Speech or writing can have various levels of redundancy. Less redundancy is more efficient (and thus better) by relying on the audience's inferences. More redundancy is more robust to misunderstanding. There is some optimal amount, giving the most efficiency possible with an acceptably low rate of misunderstanding.
I find that many people speak much more redundantly than optimal. To reduce this, I propose a criterion to suggest the optimum: speak with sufficiently little redundancy that the listener cannot (semantically) predict what you say, but no further. If you get to a point where you could increase redundancy but remain semantically unpredictable, you probably went too far.
In conversation with me, it is especially easy to test this criterion, and especially desirable to obey it. I finish other people's sentences a lot, being intelligent and overconfident in my prediction. Thus, if you make me unable to predict the rest of what you're saying, I would give up on trying to do so, which you can notice and would probably prefer.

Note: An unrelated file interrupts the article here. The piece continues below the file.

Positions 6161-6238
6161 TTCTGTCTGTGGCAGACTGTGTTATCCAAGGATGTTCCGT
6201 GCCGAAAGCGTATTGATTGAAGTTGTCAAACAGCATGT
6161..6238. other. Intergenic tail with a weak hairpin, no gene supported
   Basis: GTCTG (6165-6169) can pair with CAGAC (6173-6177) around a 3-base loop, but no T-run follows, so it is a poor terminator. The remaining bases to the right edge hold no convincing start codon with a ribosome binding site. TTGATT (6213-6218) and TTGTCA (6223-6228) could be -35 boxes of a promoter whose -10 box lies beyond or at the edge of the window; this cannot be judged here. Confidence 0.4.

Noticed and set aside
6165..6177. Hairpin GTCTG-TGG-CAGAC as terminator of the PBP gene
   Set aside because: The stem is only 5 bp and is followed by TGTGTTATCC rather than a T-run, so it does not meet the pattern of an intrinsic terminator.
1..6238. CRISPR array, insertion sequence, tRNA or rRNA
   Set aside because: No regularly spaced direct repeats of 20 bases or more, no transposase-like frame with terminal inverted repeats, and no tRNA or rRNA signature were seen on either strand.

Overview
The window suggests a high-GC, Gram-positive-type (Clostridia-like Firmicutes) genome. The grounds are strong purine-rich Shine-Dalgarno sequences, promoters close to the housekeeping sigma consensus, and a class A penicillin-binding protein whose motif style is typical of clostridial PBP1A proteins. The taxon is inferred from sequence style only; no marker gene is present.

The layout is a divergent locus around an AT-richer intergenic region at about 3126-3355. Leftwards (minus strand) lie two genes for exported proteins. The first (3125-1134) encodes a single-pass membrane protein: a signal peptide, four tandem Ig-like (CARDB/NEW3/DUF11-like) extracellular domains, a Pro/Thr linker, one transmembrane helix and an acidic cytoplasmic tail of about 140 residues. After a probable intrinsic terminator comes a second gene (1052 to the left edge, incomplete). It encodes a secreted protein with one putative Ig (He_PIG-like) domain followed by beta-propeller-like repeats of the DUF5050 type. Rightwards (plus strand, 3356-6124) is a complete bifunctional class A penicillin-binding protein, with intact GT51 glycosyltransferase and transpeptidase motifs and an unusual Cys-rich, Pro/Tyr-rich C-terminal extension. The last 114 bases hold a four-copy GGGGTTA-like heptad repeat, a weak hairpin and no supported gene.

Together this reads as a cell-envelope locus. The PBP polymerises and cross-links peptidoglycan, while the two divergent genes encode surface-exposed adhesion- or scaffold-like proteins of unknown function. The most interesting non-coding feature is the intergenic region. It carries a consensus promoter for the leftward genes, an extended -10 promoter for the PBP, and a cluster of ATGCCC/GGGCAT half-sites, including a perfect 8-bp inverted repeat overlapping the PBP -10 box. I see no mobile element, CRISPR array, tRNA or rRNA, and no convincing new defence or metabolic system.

The criterion may be harder to test with others, but you might ask for predictions on the gist of what you'd say next; if they're accurate, your next statements are redundant, perhaps indicative of a general excess redundancy.
Adjust how much to omit based on the concentration and domain-intelligence of the listener. Your starting point should probably err more on the side of "omit more redundancy" than it currently does.
This also applies to writing. In either speech or writing, tho, when your audience is multiple people, adjust expected audience-inference to somewhere between that for the median audience-member and that for the least-inferring audience-member. Hence this does not apply so much to lectures or writing for large audiences. And that's why this essay is so much more verbose than I seem to be advocating.
Communicative efficiency and robustness are a trade-off with an optimum.
Optimally, the listener can't predict the meaning of what you say.
I actively predict what you say, so it's easy to optimise that way with me.
Explicitly ask, with others.
Large audiences lower inference standards.